Kierkegaard makes quite a striking claim in the midst of his Concluding Unscientific Postscript, and in fact sets it aside to lie inconspicuously in a footnote: “the incidental unfaithfulness [in an erotic relationship] is to love someone else.”
I have to imagine someone who has been cheated on wouldn’t exactly call that unfaithfulness incidental, but Kierkegaard somehow goes a step further. Not only is loving another incidental, but the essential unfaithfulness is not adultery, but marriage. For such a counterintuitive claim, it gives me some semblance of reassurance in his logic to know that Kierkegaard himself followed through on his principle and never married; yet it still takes quite a commitment to one’s own ideas to denounce what most consider the great culmination of love as the very thing that undermines it. This is the commitment that one might see in Camus and other existentialists, the commitment that finds the seams in the dome-shaped firmament and realizes it’s made of cloth and wool and plaster. I imagine Kierkegaard would too appreciate the image of him as the waywardly determined man poking his head through the edge of the sky.
So, what now: marriage is divorce? How did we get here?
Kierkegaard relegates this comment to a footnote precisely because it serves only to illustrate and add nuance to his claims about the difference between a subjective thinker and an objective thinker. This distinction later becomes important when he argues about truth and the leap of faith required in eternal decision-making. It is important because it establishes something he believes other thinkers, whom he calls “speculative” thinkers, seemed to have forgotten: that a thinker must exist.
Quite an oversight, one might think. Kierkegaard would agree. But this isn’t a trivial clarification: Kierkegaard notes that, as subjective thinkers, we exist in our own thinking. If we have an objective thought—say, there’s a big cloud in the sky—then we as existing can’t help but also be in relation to that thought. We don’t just have a thought and deposit it into the universe as a fully formed idea. We have thoughts about our thoughts—maybe, you reflect on the related bigness of that cloud to other clouds and why you consider it big, or the fact that it could seem big right now because you left your glasses at home. This is what Kierkegaard calls “double-reflection.”
Double-reflection gives your experience a unique quality: you-ness. You have your specific relation to your own thoughts that nobody else has, even if they have access to your objective thought through communication. Nor can you fully communicate your you-ness in relation to your thought: you can try, artistically approximate and express the gist or a facet of the relation, but you as existing are always changing. You are never static. This is another revelation of your existence as a thinker Kierkegaard thinks we have overlooked—since you exist, and you are always changing, your subjective experience can never be expressed as an objective statement. Objective statements are final, complete. You are becoming.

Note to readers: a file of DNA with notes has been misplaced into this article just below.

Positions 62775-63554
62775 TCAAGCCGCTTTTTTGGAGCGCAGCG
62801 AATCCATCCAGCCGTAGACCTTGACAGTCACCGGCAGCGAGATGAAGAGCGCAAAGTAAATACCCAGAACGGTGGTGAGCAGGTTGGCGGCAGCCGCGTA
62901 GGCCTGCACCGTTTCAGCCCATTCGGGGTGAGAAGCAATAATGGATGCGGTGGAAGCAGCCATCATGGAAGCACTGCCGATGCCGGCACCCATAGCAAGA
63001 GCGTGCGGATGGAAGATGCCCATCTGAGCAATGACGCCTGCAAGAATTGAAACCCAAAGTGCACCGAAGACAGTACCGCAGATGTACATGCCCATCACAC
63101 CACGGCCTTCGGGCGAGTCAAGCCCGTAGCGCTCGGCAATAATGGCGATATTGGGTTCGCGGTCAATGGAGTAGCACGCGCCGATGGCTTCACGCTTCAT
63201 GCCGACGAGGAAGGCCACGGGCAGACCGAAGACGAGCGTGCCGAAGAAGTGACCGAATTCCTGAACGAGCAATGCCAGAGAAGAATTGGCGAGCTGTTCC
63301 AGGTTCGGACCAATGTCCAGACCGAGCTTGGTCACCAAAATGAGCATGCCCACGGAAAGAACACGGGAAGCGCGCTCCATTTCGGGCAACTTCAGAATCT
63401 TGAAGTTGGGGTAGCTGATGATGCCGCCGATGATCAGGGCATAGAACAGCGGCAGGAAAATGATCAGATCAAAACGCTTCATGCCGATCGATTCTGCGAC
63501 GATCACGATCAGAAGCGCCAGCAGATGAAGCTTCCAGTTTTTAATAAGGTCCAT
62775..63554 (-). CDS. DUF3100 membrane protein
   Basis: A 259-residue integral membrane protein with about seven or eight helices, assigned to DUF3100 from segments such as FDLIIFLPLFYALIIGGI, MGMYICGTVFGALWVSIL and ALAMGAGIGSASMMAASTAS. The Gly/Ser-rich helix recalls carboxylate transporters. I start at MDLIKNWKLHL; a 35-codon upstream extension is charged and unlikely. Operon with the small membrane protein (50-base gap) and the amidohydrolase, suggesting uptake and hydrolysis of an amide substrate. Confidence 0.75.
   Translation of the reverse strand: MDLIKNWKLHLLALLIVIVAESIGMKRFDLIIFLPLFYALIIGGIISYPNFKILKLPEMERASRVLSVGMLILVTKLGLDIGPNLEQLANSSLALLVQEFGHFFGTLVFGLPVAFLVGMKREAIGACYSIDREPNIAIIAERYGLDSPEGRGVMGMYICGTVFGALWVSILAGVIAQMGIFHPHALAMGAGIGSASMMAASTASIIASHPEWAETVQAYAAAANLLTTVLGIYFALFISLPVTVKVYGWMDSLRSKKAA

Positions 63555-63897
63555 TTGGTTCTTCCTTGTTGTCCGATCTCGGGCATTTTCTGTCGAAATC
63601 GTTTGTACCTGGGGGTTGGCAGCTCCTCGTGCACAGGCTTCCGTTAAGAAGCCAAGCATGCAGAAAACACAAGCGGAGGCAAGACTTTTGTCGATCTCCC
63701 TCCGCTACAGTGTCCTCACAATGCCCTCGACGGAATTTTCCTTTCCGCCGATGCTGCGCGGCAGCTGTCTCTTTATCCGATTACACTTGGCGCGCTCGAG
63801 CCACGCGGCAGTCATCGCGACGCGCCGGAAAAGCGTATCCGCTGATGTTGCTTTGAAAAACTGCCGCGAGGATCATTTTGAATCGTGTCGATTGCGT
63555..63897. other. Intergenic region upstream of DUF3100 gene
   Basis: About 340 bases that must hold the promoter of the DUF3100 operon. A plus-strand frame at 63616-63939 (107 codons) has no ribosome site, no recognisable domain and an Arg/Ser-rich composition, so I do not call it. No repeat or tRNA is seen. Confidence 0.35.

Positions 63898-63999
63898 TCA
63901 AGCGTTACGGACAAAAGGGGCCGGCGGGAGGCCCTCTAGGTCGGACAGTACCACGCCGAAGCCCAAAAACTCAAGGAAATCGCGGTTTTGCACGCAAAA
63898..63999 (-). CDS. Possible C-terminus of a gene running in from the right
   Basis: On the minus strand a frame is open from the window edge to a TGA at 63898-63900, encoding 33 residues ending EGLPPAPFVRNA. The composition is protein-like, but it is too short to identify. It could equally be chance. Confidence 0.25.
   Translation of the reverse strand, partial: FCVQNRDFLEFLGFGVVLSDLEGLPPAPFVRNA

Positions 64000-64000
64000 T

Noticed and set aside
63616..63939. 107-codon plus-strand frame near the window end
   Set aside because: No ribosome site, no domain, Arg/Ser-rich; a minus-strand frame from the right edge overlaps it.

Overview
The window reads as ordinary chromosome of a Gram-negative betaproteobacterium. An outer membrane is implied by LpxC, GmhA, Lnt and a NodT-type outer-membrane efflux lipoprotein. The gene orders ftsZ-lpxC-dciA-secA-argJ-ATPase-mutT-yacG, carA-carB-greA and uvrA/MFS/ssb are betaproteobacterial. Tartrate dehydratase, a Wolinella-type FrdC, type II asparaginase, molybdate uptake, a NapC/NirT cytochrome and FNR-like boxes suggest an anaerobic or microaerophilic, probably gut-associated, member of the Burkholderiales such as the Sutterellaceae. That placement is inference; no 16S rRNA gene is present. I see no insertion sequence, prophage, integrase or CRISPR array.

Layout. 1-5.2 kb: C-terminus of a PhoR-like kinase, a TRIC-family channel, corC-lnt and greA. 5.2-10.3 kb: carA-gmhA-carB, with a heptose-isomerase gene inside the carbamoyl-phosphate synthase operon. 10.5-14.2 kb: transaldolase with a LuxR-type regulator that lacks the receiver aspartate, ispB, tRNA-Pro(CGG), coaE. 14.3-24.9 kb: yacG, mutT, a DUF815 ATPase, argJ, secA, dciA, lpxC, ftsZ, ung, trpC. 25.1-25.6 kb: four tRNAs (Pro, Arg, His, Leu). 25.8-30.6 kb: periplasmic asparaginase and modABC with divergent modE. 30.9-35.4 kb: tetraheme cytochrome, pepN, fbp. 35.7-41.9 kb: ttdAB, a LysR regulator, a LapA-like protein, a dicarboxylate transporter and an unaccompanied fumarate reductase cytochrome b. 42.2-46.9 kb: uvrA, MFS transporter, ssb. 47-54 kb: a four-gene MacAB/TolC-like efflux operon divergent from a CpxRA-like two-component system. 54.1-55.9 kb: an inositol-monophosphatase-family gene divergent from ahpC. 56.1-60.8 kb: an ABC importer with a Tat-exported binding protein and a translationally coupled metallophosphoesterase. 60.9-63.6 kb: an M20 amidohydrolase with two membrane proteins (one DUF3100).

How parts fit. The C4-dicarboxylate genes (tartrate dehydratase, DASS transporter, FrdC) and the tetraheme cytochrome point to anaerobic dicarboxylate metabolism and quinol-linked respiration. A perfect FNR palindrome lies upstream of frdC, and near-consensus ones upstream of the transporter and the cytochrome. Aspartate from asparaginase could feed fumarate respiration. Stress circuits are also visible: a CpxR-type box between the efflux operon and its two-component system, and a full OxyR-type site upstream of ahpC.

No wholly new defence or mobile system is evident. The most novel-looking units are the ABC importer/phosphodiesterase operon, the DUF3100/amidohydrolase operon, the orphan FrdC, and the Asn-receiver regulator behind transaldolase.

Now Kierkegaard believes this is enough to fully render his striking damnation of marriage. Love, he says, is a quality of a subjective thinker. That much seems intuitive. It exists in double-reflection as inwardness, your you-ness and its relation to the always-changing thoughts and feelings you have towards someone else. You could try to communicate it—and looking back upon the history of art and literature, we seem inclined to do so—but you must do so indirectly, what Kierkegaard aptly calls “artfully”. You never get the certainty of direct, objective communication. You never encapsulate the whole idea. You never get assurance of truth.
And what, says Kierkegaard, is marriage but assurance?
What is marriage but the desire for certainty? In saying “I do,” you express objectively something that simply has no objective meaning. It is taking a subjective experience wholly tied with your inwardness and becoming and attaching it externally to a set of assurances and standards that already exist. In fact, Kierkegaard argues that it is no longer love. Love is your inwardness, and marriage makes it external. And in this way, it is unfaithfulness, and of the highest degree: because your partner loving someone else is not as unfaithful as your partner no longer loving you.
Is this the opinion of marriage I might have? No, probably not. It seems like one could have a more charitable view of marriage, one that perhaps views it as an artful statement in itself, consummated between both in the relationship and approximately expressing their connected inwardnesses. But it is certainly a cautionary tale against marriage as it has been employed in the past, as something that binds you to a particular narrative of love. This is the same insight Camus expressed in The Myth of Sisyphus when discussing how each instance of love has a different combination of experience, and as such it would be foolish to categorize each instance under the same term. It is an insight that comes from holding true to certain evidence facts of existence and not allowing them to be forgotten when coming to conclusions you don’t want to consider. For me, it is a key characteristic of existentialist thinkers; the one that does make you feel like, when reading their words, you are also slowly poking your head through the stars painted on cloth that shields us from a more Empyrean reality.